Overall, Tostitos are a cheap tortilla chip that are very accessible for consumers who do not have a lot of disposable income, and they should not bear any blame when buying PepsiCo products. For consumers that have more choices and have the privilege to think about the sustainability of their food, there are a plethora of other brands that have sustainability at the forefront of their agenda that taste just as comforting as Tostitos. It is extremely difficult to regulate a company that holds so much market power, and boycotting is not effective because so many people rely on their cheap products. Therefore the best course of action is to give your business to companies that stand by their values and are making a positive change.
Tostitos Chips are made from only corn, vegetable oil, and salt. It was very difficult to find specific information on where the corn is sourced from, and no information about the oil. Tostitos is a subsidiary of Frito Lay, and Frito Lay is owned by PepsiCo. While PepsiCo is now going through massive rebranding, and trying to fix their image, the company is notorious for their contribution to plastic pollution and overall negative impact on the environment. On the Frito Lay website, the first image that pops up is about creating a sustainable food system. The rest of the home page showcases what the company is doing to reduce its impact on the environment, and it is painfully clear that it’s all greenwashing. They highlight the fact that they have only LED lights in their factory and how much CO2 that saves. That is the absolute bare bare bare minimum for a multi billion dollar company like PepsiCo. They also claim that about 80% of their corn is sustainably sourced, but even in their corporate sustainability report there was no clarification on what ‘sustainably sourced’ means or any information about what part of the country or world their corn is coming from.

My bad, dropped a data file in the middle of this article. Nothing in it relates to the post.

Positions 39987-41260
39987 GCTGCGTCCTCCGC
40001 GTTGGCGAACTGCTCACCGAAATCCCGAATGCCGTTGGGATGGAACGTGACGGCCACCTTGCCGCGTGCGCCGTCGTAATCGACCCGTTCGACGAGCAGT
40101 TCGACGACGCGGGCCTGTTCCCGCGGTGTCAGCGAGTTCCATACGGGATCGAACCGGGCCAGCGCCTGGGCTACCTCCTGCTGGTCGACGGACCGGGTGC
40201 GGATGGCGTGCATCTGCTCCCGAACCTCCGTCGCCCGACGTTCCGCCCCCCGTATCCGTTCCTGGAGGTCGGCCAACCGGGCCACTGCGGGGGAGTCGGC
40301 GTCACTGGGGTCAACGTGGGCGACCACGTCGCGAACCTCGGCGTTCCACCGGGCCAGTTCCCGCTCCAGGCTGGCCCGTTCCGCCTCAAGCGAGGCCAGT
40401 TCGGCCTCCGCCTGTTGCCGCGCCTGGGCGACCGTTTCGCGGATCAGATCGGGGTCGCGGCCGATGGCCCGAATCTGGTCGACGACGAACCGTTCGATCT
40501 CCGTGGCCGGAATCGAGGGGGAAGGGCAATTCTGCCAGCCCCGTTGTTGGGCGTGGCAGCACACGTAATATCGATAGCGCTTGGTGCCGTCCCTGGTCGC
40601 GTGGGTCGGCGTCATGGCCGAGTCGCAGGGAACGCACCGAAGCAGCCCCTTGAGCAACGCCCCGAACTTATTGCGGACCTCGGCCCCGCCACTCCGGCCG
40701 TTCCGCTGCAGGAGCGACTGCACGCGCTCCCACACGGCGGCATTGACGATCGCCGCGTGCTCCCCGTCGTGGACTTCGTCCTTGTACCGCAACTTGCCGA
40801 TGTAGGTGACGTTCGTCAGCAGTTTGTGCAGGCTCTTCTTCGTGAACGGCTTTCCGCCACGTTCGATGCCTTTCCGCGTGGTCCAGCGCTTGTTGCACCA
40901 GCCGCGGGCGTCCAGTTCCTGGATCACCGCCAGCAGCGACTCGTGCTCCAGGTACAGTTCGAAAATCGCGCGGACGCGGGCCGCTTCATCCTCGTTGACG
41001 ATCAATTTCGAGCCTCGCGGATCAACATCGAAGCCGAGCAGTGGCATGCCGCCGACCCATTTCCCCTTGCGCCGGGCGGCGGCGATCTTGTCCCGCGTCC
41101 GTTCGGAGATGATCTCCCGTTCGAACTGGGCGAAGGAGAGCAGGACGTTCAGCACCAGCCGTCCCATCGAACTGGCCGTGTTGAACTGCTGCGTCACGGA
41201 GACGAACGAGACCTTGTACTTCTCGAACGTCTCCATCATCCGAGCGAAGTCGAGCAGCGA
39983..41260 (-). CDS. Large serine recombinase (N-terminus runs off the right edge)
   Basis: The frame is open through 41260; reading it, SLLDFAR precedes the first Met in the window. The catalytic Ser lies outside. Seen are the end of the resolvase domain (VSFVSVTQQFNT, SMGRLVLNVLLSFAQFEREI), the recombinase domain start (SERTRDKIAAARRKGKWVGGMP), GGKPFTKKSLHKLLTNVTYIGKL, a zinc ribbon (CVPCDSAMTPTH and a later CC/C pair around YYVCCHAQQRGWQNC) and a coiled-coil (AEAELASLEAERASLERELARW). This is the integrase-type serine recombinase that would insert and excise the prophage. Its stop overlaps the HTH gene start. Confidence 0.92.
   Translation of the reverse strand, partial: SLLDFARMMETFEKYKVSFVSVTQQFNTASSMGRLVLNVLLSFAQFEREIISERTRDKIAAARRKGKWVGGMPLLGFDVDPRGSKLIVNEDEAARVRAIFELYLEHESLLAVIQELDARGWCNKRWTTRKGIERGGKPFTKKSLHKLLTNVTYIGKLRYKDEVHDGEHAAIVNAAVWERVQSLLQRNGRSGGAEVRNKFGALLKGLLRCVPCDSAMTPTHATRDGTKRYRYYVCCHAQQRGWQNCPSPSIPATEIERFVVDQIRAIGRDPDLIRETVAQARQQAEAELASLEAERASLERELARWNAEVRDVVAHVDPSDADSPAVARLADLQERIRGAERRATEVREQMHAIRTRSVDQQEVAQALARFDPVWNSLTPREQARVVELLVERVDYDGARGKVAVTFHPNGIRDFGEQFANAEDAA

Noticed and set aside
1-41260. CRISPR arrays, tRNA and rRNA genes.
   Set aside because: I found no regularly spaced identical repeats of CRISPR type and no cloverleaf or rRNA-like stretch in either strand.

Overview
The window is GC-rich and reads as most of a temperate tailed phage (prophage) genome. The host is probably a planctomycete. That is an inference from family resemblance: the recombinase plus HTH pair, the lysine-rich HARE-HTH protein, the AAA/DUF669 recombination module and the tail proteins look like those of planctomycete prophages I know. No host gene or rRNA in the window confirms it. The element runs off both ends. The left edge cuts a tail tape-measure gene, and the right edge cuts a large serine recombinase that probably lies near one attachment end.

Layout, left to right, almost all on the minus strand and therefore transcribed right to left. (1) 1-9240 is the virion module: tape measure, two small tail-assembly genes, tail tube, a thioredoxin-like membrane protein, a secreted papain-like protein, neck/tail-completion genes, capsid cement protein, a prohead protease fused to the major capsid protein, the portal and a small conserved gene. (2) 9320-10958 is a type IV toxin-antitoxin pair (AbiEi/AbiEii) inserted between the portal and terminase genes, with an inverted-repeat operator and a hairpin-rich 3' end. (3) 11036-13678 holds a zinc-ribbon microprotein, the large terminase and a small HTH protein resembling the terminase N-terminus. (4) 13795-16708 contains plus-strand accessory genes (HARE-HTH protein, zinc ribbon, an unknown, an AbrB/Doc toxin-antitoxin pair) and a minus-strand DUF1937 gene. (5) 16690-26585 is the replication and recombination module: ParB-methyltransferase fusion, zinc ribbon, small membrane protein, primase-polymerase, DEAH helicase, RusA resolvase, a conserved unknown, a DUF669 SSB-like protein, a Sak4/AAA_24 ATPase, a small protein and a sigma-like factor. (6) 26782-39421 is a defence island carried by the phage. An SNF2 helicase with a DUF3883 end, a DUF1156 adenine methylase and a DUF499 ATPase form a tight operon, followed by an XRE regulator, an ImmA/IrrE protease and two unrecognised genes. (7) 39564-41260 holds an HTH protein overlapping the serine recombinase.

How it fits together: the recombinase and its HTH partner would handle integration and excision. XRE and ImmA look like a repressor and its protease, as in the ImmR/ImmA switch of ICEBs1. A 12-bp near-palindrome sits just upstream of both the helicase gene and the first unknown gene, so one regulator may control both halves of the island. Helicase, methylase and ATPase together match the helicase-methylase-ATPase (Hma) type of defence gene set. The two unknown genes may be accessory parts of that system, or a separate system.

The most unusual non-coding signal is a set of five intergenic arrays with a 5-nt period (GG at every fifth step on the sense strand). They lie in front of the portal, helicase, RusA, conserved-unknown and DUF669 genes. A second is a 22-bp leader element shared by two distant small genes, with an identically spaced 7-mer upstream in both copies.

There is absolutely zero information on how these tortilla chips are made. I found how typical bagged tortilla chips are made, and it seems as though there is a lot of water involved in the process as well as plastic. The PepsiCo and Frito Lay website claim that 80% of their packaging is recyclable or compostable, but chip bags are notoriously difficult to recycle properly. Additionally, PepsiCo had a goal of reducing virgin plastic in their packaging, and from the year 2018 to 2019 they only reduced virgin plastic by 1%. When it comes to their agricultural practices, there is very little indication that PepsiCo is making and shifts in their operations to protect the soil, or harvest in a more sustainable manner. It is clear that PepsiCo is very well aware of what a sustainable supply chain looks like, but has refused to allocate the necessary resources to make a dramatic shift. The lack of transparency combined with the massive amount of greenwashing is disturbing, and is a reminder to why I try to boycott PepsiCo products when possible.
In addition to having no information about their manufacturing and distribution processes, there is also no information on their labor standards. In their 2019 sustainability report they make very broad claims about their commitment to safe and equitable labor practices like, “we take action to respect human rights”, without any further information. Working conditions for farmers varies enormously, and without any transparency consumers can only assume the worst.